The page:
The UFO was an organization that advocated for agrarian reform based on a critique of the conservative tariff system imposed on working-class farmers. This system had destroyed farmers’ economic autonomy and threatened their already unstable standard of living. Over time, the UFO expanded its focus to encompass a wide range of plights affecting the rural poor.

Prior to winning her federal seat in 1921, she was actively involved in organizing efforts within the UFO. Her activism included opposition to World War I, the fight for universal women’s suffrage, and agrarian reform. These efforts culminated in a significant upset victory for the UFO during the Ontario provincial election of 1917.

MacPhail gained popularity in her local area by openly criticizing conservative MPs who blamed farmers for their own impoverishment, using a narrative reminiscent of modern “boot straps” discourse often associated with conservative explanations of poverty. MacPhail accused political adversaries at local political events of “knowing nothing at all of the way farmers live, of their work, and their problems.” Her critiques consistently focused on the material needs of rural voters, often asking them at speeches, “What has your Conservative member of parliament done for you?”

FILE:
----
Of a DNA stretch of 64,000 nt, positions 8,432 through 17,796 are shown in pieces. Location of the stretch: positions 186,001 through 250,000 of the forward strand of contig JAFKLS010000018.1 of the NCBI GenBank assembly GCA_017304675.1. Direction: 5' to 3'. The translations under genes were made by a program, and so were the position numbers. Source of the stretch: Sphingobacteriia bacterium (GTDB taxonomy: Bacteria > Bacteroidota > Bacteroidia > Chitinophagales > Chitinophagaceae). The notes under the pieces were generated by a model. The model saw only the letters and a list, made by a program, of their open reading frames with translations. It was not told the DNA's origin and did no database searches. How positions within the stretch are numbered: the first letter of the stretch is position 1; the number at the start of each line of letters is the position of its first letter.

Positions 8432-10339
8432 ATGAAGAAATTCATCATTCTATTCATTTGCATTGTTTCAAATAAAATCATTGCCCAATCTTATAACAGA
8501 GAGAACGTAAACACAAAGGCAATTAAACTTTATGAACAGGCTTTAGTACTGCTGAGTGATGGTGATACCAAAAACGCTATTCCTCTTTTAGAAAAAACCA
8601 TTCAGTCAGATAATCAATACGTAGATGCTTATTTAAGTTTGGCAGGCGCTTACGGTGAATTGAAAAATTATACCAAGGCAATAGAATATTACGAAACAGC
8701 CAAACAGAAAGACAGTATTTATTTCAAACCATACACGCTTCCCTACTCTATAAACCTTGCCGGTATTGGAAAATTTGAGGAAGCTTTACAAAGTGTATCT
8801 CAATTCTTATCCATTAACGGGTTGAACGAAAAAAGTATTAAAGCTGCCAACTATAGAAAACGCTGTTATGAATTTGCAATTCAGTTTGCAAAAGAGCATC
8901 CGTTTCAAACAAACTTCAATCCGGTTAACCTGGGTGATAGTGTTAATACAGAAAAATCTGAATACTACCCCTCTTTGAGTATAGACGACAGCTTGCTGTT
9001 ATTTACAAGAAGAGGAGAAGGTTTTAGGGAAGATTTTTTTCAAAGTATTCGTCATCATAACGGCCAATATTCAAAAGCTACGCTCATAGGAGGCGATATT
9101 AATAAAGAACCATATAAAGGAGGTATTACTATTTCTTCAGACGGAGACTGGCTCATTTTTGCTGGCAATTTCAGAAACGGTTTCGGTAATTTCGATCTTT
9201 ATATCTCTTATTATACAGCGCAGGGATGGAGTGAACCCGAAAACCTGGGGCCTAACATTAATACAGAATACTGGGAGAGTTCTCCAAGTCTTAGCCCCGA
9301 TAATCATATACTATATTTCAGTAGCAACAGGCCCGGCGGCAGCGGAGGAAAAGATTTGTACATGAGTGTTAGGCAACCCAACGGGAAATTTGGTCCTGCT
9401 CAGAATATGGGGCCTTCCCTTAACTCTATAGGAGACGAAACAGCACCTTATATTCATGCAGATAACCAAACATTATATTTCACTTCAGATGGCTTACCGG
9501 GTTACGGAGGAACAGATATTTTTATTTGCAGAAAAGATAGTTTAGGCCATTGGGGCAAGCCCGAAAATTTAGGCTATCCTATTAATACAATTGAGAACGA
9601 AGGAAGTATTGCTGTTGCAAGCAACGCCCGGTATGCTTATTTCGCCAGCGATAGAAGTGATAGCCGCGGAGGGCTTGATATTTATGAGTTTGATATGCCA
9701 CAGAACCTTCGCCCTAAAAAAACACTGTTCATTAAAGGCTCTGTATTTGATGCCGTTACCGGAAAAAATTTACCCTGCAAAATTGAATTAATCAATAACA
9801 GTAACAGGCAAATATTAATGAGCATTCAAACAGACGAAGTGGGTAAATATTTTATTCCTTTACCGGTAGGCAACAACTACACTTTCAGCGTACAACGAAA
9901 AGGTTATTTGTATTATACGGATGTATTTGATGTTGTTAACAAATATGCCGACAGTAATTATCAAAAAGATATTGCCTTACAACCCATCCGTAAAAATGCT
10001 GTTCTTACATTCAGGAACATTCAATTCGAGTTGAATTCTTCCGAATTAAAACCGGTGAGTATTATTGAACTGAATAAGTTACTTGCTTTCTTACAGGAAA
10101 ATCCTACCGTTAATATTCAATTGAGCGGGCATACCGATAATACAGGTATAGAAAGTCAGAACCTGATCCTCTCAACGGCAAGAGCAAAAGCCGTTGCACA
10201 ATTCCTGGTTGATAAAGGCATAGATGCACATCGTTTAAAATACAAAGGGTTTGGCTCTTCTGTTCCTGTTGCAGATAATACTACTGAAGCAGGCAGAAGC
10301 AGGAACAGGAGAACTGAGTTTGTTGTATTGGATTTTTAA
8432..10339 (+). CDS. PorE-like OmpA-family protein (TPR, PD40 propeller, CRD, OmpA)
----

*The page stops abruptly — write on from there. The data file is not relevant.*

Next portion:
Battling Austerity in Parliament

In 1921, MacPhail won the nomination to represent the federal Progressive Party, a close affiliate of the provincial UFO. Soon thereafter, she claimed her seat in the House of Commons, beating the Conservative incumbent and joining a new wave of rural socialist electoral success in Canada. She was perceived by the sons of the Canadian elite in parliament as something of an oddity with local newspapers proclaiming she was “The only MP who can — Bake, churn, cook, milk, sew, hitch, teach, talk — and do ‘em all well!”

Despite this, the Progressive Party narrowly missed holding the balance of power by just one seat in the 1921 election, and it faced internal turmoil in the wake of the Liberal Party triumph. In 1924, the Progressive Party agreed to align with the Liberal majority, prompting MacPhail to break with the party to form the more radical Ginger Group.

Several members of the Ginger Group played pivotal roles in the establishment of the Co-operative Commonwealth Federation (CCF) in 1932. The CCF would subsequently serve as the foundation for the present-day New Democratic Party (NDP), which was founded in 1961. MacPhail formally broke with the CCF in 1934 due to the pressure of frequent red-baiting and crackdowns on leftist organizing under Mackenzie King’s Liberal government.